effortlessly charming that I’m willing to give this movie a C- rating by a hair. No, not a huge Clifford hair, more
like whatever you can find on Tony Hale’s head.
1:45 pm est
“Eternals” is one of those Marvel Cinematic Universe movies that tries to introduce a whole team
of new superheroes at once. Sometimes this works to great effect: “Guardians of the Galaxy” gave us five new characters
that were instantly iconic. Other times the tactic falls flat, like with Thor’s forgettable entourage. The cast of “Eternals”
falls between the two, though sadly the film pulls slightly toward the latter.
The Eternals are extraterrestrial beings that have been on Earth for 7,000 years with the sole purpose of protecting humanity
from monsters called Deviants. They are forbidden from interfering with human affairs unless Deviants are involved, which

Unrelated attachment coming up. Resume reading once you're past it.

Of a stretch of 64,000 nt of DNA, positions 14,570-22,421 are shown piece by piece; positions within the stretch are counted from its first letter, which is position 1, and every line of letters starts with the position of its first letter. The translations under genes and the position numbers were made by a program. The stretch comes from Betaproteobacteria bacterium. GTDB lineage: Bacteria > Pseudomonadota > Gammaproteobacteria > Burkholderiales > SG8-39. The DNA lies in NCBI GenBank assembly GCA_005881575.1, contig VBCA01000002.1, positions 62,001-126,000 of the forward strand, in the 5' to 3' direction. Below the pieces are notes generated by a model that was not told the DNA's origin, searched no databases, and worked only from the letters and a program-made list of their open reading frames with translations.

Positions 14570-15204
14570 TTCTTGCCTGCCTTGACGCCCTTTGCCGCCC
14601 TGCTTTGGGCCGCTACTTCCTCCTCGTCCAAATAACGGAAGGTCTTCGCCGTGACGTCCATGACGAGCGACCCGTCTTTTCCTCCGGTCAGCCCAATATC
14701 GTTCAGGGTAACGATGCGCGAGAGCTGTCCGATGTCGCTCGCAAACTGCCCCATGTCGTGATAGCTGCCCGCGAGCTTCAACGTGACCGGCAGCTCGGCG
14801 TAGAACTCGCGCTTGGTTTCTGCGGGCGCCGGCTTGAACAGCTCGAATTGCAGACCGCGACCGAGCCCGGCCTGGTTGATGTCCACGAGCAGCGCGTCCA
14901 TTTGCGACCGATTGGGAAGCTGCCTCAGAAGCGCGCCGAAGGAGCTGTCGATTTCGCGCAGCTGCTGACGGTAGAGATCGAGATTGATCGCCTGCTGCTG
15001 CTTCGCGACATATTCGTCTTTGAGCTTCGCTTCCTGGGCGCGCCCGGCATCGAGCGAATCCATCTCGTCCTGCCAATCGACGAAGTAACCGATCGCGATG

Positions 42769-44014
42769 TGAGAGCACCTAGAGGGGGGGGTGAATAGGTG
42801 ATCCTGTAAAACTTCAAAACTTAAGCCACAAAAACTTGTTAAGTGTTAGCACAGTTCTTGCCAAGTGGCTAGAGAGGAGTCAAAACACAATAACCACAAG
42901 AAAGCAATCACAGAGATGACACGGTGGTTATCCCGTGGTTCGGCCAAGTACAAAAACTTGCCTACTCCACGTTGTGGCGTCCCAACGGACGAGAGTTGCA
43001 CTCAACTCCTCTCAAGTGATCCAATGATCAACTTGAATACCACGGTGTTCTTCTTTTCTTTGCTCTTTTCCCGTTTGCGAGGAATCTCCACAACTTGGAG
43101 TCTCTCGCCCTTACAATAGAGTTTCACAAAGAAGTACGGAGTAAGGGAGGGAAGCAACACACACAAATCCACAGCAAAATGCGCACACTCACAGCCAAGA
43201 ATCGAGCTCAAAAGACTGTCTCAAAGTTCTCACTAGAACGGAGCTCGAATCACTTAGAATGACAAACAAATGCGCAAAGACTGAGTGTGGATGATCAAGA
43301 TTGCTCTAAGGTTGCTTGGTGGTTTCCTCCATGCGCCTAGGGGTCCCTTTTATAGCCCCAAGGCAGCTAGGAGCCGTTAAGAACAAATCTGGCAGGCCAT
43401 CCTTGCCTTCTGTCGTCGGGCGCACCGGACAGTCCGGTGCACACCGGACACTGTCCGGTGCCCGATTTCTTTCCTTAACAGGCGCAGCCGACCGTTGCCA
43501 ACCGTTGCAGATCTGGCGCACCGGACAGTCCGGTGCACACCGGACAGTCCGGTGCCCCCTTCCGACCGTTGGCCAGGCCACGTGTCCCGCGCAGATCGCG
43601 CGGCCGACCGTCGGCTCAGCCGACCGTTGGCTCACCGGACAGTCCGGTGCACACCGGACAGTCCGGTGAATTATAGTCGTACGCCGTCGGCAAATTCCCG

is why they couldn’t get involved with, say, the war with Thanos. In other words, the movie had to come up with a reason
why these millennia-old superheroes haven’t been involved in the MCU until this point, and that reason is a poorly-followed
The Eternals are the following:
-Ajak (Salma Hayek), the leader who
knows the dark secret of why the team is truly on Earth.
Chan), the team’s new leader after Ajak is removed. She has settled into a comfortable life on Earth as a professor
with her boyfriend Dane (Kit Harrington).
-Ikarus (Richard Madden), the
most powerful member of the team, though he doesn’t really apply himself unless fighting Deviants. He and Sersi are
former lovers, having broken up a few centuries ago.
-Sprite (Lia McHugh), a childlike
sorceress with a crush on Ikarus.
-Kingo (Kumail Nanjiani), who has made
a life for himself as a multigenerational Bollywood superstar. His comic relief antics include making a documentary about